Kissing Giantesses

So my cousin and her lovely wife Jane were at a pride parade being amazing in stilts and colorful costumes made by Regina Armenta when Jai Brooks captured this photo.

This was then turned into a painting by the talented Joan Cox.

This was in turn used as the cover for the cover of the Sep/Oct 2014 Lesbian Connection magazine.
And finally offered as a print, which I have since ordered.
And that’s the story of how it ended up on my wall. :^)

Dallas Comic Con 2012

I was able to volunteer for the weekend at this years Dallas Comic Con. I had the pleasure of meeting Patrick Stewart, Stan Lee and John De Lancie to name a few.  I was also able to make it around the show floor and found some noteworthy creators:

Commissioning Art

For many years I was an avid collector of comic books.  I love the stories, but I especially loved the art.  After many years, the cost of paper books was just too much and took up too much room, so I sold them all away.  Nowadays, I collect art.  Specifically, I love meeting the artists that are out there creating.  I spend most of my time in “artist” alley at the comicons which have as much or more space than the tradition vendors.  I don’t limit myself to just comic creators either.  I love talent in all forms.

I recently had a piece done that has taken almost a year to complete.  I wanted to have a piece done using the Chinese Zodiac creatures for each of my girls.  Originally, it was going to be a tattoo, but the size and complexity changed it to wall art.  I originally approached an artist, who will remain nameless because I have lost their name.  This was the piece he eventually sent me:

After trying to communicate with the artist for a couple of months, I gave up.  Later I took the final sketch he had sent, since I liked it so much, and passed it to a new artist I had met and started following on Facebook.  David Faught is an extremely talented artist with a wide range including the human form, animals and fantasy.  I sent the piece to him and asked if he could ink and color it.  He did more than I ever expected.  He redrew the piece to make it his own and even made adjustments I wanted, specifically the placement of the dog and dragon.  He spent many hours inking and finally giving me two color versions, one digital and one watercolor, mostly because of a miscommunication.  Here are the stages of the piece:

First pencils

Adjustment to switch dragon and dog


Digital Coloring


While I have been doing this for a while, this piece taught me some valuable lessons about expectations and being clear with the artist what you expect.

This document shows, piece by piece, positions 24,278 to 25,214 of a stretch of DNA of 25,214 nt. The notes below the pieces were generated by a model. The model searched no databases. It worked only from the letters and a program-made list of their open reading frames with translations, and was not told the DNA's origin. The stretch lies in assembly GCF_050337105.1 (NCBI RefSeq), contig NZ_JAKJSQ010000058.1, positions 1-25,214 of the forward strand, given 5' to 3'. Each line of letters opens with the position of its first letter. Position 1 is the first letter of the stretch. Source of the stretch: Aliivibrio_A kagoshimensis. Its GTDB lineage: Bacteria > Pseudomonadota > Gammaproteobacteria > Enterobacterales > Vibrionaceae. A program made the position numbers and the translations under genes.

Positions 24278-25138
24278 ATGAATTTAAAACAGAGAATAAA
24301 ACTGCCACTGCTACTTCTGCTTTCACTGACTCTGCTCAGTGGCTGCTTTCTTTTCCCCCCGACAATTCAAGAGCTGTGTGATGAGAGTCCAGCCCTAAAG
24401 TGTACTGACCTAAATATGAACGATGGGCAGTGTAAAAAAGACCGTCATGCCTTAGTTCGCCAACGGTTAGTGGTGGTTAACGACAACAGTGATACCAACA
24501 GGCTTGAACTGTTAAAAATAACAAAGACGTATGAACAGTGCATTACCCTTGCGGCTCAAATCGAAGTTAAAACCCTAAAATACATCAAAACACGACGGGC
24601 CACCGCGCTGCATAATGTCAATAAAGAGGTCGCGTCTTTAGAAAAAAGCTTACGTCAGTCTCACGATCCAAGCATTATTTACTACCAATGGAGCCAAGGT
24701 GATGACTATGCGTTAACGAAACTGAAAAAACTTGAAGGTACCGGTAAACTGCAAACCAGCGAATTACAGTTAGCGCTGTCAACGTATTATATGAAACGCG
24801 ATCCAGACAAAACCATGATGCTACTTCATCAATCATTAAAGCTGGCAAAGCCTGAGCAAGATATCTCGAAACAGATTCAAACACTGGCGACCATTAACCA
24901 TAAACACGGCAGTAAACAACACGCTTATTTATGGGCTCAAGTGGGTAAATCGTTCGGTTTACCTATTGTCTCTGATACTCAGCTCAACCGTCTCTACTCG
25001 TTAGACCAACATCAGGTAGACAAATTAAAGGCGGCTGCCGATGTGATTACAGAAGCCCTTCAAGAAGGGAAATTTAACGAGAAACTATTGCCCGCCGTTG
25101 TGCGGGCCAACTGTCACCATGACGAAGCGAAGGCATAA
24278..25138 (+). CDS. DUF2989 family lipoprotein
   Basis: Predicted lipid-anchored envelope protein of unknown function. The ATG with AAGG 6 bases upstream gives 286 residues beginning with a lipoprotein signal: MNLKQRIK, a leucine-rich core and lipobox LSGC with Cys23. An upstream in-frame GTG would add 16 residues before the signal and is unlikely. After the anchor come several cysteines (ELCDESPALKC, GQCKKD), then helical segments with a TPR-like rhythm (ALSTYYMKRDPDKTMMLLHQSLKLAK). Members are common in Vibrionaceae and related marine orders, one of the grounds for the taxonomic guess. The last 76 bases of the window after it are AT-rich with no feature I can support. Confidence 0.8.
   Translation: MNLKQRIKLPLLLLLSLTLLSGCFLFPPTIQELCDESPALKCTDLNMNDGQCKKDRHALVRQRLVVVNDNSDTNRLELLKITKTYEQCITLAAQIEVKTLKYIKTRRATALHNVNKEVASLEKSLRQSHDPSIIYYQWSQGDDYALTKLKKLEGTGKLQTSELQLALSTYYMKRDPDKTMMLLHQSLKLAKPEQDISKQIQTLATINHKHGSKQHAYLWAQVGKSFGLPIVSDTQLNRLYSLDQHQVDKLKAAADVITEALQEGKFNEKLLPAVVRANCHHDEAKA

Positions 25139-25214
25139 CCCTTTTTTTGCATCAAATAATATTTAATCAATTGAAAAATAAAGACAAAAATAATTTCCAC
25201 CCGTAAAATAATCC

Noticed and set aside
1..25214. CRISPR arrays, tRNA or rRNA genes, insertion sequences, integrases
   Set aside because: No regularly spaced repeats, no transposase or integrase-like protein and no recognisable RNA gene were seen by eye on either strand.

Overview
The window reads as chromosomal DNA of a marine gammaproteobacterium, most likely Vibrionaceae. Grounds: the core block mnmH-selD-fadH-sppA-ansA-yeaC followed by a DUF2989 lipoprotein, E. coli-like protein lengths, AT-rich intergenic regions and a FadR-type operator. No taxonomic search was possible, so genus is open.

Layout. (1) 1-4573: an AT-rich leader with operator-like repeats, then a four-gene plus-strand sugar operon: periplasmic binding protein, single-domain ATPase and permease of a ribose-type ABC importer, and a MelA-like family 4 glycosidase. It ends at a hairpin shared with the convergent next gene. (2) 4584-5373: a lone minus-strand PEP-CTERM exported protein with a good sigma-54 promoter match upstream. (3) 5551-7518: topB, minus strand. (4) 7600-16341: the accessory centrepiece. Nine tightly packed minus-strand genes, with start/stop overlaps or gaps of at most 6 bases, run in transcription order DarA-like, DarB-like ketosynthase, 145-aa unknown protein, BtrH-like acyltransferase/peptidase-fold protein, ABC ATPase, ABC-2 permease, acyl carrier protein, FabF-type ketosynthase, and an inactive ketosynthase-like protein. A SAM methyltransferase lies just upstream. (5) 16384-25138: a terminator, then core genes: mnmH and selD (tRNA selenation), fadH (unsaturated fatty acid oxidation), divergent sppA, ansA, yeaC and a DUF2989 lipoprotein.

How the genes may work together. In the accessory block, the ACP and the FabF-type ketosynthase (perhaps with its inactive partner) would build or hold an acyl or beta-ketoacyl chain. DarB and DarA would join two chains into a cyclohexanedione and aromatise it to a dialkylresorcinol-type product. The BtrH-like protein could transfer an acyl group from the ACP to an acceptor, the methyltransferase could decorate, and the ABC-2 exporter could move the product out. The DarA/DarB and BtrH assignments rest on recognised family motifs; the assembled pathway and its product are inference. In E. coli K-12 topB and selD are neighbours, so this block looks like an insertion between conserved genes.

1. Be clear about what you want.  Even if you are going this is an “artists choice” be clear what you are hoping for.
  2. Communicate clearly what you want.  The worst that can happen is the artist will tell you no or they cannot do as you ask.
  3. Get the money talk out of the way early.
  4. Be patient.  The creative process is much different than a regular day job.  It requires being in the right frame of mind and having the time to work their magic.  If you want it done right, wait for it.
  5. Keep the communication open.  I like to see a rough then a semi-finished before they are completed.  The rough helps you and the artist get the concept down and the semi-finished gives you a clear picture of what it should look like before it’s completed and any adjustments are still relatively easy to make.
  6.  Money will need to exchange hands. 
Here are some questions you may want to think about to define your project.
  1. What medium does the artist work in? 
  2. What character do you want?
  3. Is it a head shot, torso or full body? 
  4. Will it be pencil only, inked or colored?   If colored, do you want it digital, watercolor, ink, other?
  5. How much will it cost?
  6. About how long will it take?

A Little Bragging

I am getting all the work I have commissioned over the years digitized.  In doing so, I came across some pieces I did.  Don’t get your hopes up too high, these generally took me a long time and only when I was really inspired, but I think they turned out pretty darn well.

This is Dado (short “a”).  Based on my father about 45-50/yo.  I made a couple of comic strips (think Plugger) using him.

At one time I have been the proud owner of six ferrets.  One year I decided to do a X-mas card and this is what I came up with.  I printed out the cards and colored the hat in red.
Ferret Card
In another lifetime, I was a Mormon and served a mission in Perth, Australia.  Since there is no TV or reading books or magazines (though I did ;^) ) I had more time on my hands.  I spent many days and hours drawing this copied off of a photo in a church magazine.  Like any good perfectionist, I just didn’t think it looked quite right.
The next two were birthday cards I made for some people.

This was an image I found in a paper advertising a book called “Deadmeat”.  I traced it and used it as an exercise for shading.

OK fans of fantasy…where is this creature from?

Another exercise in shading.

My DW…

And finally a little geometric coloring.

Arts Fest

This past weekend Mel and I went the the Fort Worth arts festival. I got to meet J.D Hillberry ( I wish I had brought his book with me to get it signed. We had fun just looking at all the ways people express themselves and get some inspiration for our own work. We at at Cabos (the fish tacos are the best) and then that evening we went to the Scat Jazz Lounge. The place was so cool and filled with atmosphere. The music was great. We stayed at the Worthington and had an amazing view. The kiddos did wonderfully staying with their grandma, so it looks like this sort of thing may start to happen more often. Thanks to my Sweetie for making it all happen. I really needed it after that week!